Neves A.C.,Federal University of Minas Gerais | Nogueira F.B.,Federal University of Minas Gerais | de Assis L.R.,Federal University of Minas Gerais | Paglia A.P.,Federal University of Minas Gerais | And 2 more authors.
Plant Ecology | Year: 2014

Pseudoviviparous species are considered to rely almost entirely on vegetative propagation, because flowers are replaced by sprouts, and seedling recruitment is rare. We compared reproductive allocation (inflorescence and seed production) in three propagation modes presented by sympatric species of Leiothrix (Eriocaulaceae): rhizomatous and seminiferous (RS-L. crassifolia); rhizomatous, seminiferous, and pseudoviviparous (RSP-L. spiralis); and seminiferous and pseudoviviparous, in which seed production is considered rare due to reduced inflorescence size and small number of pistillate flowers (SP-L. arrecta and L. propinqua). We hypothesize that such propagation modes constitute a continuum of reproductive investment, that is: RS > RSP > SP. We harvested 154 Leiothrix spp. individuals at the Serra do Cipó, SE Brazil, from which we recorded the number of capitula and seeds, mean seed weight, and dry biomass allocated to plant structures. We then compared distinct propagation modes in relation to reproductive allocation, inflorescence-based and seed-based reproductive effort, and biomass partitioning. Contrary to expectations, the reproductive investment hierarchy found was SP ≥ RS > RSP. Our results do not fully concur with the current view that pseudoviviparous plants allocate few resources to reproduction. We suggest that the larger reproductive investment observed in SP helps to wait for better recruitment conditions in crowded and highly competitive mature populations (temporal escape), and to cope with destructive disturbances such as fire, since SP species lacks rhizomes. © 2014 Springer Science+Business Media Dordrecht.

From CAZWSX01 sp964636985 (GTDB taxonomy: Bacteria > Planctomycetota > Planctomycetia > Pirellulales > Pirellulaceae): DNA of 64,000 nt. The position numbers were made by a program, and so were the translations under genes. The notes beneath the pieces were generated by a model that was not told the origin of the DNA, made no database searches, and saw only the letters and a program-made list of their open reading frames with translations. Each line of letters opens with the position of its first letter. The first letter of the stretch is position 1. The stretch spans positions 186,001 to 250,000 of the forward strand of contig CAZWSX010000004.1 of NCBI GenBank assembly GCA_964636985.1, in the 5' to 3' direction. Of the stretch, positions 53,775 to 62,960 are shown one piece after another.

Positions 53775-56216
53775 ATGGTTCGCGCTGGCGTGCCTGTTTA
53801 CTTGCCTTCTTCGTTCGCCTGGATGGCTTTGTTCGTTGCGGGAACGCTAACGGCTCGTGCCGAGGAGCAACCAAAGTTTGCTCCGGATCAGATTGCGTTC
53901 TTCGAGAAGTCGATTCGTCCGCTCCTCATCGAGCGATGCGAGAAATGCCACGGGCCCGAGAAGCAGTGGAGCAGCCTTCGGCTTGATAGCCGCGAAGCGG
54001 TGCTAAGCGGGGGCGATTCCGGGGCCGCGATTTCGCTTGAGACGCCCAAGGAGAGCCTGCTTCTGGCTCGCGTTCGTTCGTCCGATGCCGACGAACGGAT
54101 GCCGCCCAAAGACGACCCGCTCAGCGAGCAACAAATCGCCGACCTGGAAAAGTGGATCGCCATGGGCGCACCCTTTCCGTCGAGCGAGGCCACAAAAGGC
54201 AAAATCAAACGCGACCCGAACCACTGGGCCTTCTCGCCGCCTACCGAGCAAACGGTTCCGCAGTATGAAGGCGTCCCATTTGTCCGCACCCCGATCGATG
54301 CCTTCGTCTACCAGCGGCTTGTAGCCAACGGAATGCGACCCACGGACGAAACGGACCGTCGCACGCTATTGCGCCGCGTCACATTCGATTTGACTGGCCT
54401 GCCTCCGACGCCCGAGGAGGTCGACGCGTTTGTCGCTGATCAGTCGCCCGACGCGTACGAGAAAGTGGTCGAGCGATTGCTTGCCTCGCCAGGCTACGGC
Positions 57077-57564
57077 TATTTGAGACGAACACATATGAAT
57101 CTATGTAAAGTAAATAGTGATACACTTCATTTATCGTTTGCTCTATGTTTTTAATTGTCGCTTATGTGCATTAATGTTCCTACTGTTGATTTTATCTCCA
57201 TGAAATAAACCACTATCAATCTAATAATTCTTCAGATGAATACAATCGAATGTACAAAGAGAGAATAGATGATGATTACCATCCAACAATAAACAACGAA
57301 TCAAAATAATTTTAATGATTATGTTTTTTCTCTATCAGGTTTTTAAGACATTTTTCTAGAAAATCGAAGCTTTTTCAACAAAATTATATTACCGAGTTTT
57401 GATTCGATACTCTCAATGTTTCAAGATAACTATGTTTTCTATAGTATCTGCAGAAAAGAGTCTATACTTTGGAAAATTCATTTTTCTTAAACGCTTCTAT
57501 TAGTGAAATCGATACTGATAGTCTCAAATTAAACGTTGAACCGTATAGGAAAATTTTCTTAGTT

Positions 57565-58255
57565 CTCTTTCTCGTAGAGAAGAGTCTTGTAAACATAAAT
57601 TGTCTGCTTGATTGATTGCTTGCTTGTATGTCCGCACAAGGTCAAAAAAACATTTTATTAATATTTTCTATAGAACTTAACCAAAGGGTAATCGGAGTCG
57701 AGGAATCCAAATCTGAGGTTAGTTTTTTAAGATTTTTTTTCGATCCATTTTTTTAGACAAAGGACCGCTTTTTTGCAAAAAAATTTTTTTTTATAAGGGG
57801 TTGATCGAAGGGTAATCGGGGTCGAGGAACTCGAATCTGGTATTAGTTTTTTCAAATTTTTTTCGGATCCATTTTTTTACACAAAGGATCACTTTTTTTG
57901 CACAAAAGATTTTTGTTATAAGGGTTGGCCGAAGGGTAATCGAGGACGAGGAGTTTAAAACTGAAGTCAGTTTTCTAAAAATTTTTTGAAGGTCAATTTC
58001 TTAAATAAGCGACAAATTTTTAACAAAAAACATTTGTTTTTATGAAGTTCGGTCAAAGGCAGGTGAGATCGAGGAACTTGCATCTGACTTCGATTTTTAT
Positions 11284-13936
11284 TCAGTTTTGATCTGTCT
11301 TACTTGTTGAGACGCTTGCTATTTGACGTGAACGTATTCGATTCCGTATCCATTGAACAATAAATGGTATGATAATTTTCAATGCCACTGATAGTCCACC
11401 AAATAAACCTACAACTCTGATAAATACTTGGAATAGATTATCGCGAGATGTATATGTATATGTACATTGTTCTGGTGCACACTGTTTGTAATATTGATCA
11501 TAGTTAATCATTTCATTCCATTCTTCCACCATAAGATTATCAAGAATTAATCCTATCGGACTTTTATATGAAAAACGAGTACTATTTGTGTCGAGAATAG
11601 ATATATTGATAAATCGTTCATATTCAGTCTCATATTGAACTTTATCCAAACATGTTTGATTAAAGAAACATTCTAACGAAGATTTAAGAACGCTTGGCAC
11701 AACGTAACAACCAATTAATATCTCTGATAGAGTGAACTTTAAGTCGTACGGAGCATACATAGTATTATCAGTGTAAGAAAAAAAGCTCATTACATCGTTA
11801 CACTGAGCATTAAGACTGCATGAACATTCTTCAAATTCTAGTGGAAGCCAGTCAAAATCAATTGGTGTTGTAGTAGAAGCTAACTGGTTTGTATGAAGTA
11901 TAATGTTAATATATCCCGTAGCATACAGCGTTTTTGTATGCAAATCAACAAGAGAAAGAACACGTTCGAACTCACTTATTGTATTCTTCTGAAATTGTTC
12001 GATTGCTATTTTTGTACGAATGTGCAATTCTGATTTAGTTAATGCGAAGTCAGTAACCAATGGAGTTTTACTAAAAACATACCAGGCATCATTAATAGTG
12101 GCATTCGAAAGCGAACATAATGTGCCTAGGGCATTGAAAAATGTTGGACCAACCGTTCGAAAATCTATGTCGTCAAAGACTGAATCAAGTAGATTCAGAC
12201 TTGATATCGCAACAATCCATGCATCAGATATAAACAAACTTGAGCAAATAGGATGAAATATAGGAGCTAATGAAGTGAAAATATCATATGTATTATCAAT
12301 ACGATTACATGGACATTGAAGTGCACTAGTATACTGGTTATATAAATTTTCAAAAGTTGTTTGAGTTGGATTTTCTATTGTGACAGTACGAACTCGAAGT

Machado A.B.M.,Federal University of Minas Gerais | Bede L.C.,Instituto Terra Brasilis
International Journal of Odonatology | Year: 2015

Two new genera, Franciscobasis and Franciscagrion, and seven new species, i.e. Acanthagrion franciscoi, Franciscobasis franciscoi, Franciscobasis sonia, Franciscagrion franciscoi, Franciscagrion longispinum, Minagrion franciscoi and Oxyagrion franciscoi, are described and illustrated. In addition, two new species of Peristicta are reported and will be described elsewhere. All these species have been collected along a 600 m stretch of the headwaters of the São Francisco River, within the Serra da Canastra National Park, in the state of Minas Gerais, Brazil. The significance of this finding in such a small area is discussed.;;;;;;;; © 2016 Taylor & Francis.